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Reuters/Kai Pfaffenbach
They’re ready.
NX IN LINE

Nintendo’s next major games console finally has a release date

By Mike Murphy

The next big thing for Nintendo is just around the corner. The company announced, as part of its quarterly earnings statement earlier today, that its next-generation games console, which it has been referring to as the “Nintendo NX” will be released globally in March of 2017.

Rather than the pomp and circumstance that tends to accompany most large tech companies’ major product releases, the new gadget got just a few mentions in an earnings release—which, as the Verge points out, is Nintendo’s style. There wasn’t much information about the console itself, and rumors have abounded that it could be some hybrid home console and mobile gaming system, potentially even based on Google’s Android operating system. Nintendo had the following to say about the console in its release:

For our dedicated video game platform business, Nintendo is currently developing a gaming platform codenamed “NX” which is a brand-new concept, and our unique software-led hardware-software integrated business will continue to constitute the core business for Nintendo. For the purpose of maximizing the population that interacts with Nintendo IP, we have entered into the smart device gaming business.

It’s not entirely clear what a “smart device” means in this instance, though it does sound as if Nintendo aims to build some sort of internet-of-things device as part of the NX.

That wouldn’t be out of character. The company currently sells a range of figurines that can communicate with its Wii U console and Nintendo 3DS handheld systems, called amiibo, that allow players to add new characters or other benefits into their games. It’s not a stretch to think that these figurines would be compatible with the NX, or that there might be some new internet-connected method of interacting with the console. Nintendo is, after all, the company that popularized the wireless motion-sensing controller with the Wii, and has produced such zany controllers as the Power Glove and the Donkey Kong bongos.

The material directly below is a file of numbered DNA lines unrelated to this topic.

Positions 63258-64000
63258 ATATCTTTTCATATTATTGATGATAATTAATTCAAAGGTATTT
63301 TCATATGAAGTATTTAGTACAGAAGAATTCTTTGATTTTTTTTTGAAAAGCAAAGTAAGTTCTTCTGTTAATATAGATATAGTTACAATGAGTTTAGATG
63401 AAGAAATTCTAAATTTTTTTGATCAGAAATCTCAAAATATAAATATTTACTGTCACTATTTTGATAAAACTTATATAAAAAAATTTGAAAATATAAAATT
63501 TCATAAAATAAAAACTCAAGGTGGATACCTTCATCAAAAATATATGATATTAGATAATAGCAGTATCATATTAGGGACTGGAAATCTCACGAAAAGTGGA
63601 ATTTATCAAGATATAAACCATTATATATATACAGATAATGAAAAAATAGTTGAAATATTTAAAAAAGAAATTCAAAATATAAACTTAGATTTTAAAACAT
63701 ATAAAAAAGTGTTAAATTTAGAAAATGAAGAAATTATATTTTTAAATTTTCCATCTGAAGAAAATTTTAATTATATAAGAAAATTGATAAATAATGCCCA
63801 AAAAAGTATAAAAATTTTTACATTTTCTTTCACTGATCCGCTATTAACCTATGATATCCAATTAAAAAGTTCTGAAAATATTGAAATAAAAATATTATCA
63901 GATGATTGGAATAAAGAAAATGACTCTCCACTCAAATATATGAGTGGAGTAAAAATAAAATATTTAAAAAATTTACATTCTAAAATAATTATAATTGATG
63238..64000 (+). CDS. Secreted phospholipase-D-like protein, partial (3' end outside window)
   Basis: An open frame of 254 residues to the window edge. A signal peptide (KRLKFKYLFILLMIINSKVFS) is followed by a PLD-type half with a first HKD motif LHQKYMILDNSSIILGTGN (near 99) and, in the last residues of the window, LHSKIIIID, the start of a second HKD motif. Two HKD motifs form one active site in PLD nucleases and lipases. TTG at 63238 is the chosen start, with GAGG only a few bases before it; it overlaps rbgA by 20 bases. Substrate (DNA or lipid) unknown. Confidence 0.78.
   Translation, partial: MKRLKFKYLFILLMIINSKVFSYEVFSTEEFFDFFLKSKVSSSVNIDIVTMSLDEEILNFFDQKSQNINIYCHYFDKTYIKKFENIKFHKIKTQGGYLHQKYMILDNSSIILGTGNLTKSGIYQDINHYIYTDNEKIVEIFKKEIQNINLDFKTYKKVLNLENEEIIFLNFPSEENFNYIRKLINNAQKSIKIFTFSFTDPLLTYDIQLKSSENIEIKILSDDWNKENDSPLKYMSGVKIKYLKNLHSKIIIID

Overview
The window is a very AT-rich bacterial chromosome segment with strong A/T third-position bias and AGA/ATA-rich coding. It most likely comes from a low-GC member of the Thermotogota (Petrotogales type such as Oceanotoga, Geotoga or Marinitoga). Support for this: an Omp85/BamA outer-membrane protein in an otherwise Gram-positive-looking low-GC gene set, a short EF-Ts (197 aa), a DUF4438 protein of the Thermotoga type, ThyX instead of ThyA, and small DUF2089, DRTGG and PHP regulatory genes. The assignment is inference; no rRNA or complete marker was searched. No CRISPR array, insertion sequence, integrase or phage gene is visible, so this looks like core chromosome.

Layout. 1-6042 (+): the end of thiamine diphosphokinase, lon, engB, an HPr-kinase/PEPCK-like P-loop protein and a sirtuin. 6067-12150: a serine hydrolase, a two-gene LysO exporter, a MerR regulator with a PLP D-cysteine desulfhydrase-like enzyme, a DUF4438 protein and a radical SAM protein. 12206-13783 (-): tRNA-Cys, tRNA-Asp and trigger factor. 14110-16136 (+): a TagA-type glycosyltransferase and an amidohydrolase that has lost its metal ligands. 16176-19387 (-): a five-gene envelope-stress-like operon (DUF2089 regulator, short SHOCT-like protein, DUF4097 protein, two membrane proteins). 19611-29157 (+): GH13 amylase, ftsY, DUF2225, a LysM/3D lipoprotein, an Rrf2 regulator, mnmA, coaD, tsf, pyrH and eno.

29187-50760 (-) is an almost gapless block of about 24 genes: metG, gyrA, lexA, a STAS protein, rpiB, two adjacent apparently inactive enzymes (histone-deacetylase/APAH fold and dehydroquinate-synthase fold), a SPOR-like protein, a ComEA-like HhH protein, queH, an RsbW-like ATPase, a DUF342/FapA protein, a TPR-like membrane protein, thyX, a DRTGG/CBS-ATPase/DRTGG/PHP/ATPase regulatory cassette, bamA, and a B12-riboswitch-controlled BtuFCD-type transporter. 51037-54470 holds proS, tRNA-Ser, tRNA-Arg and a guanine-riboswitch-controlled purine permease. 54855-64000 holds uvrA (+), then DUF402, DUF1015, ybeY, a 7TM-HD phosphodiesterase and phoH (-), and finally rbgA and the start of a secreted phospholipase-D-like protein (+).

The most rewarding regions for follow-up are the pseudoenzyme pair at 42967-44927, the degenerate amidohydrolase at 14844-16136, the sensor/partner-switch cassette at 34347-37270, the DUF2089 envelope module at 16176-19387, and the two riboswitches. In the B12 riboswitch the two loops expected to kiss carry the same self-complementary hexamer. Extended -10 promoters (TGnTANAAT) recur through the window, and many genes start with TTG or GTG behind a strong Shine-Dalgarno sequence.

Nintendo’s home console sales have dried up in recent years, as the Wii U has not been as popular as its predecessor, the Wii. The follow-up sold only about 13 million units since its launch, compared to the Wii’s 101 million units.

Nintendo has also been criticized for being slow to adapt to mobile gaming: When the Wii was released in 2006, there were no smartphones to play games on, whereas now a large swath of the casual gaming market that Nintendo once dominated appears to be gaming on mobile. Nintendo has started releasing some mobile games, including the exceedingly bizarre Miitomo, but perhaps a new gaming system that players can take with them when they’re out of their living rooms will be what the company needs.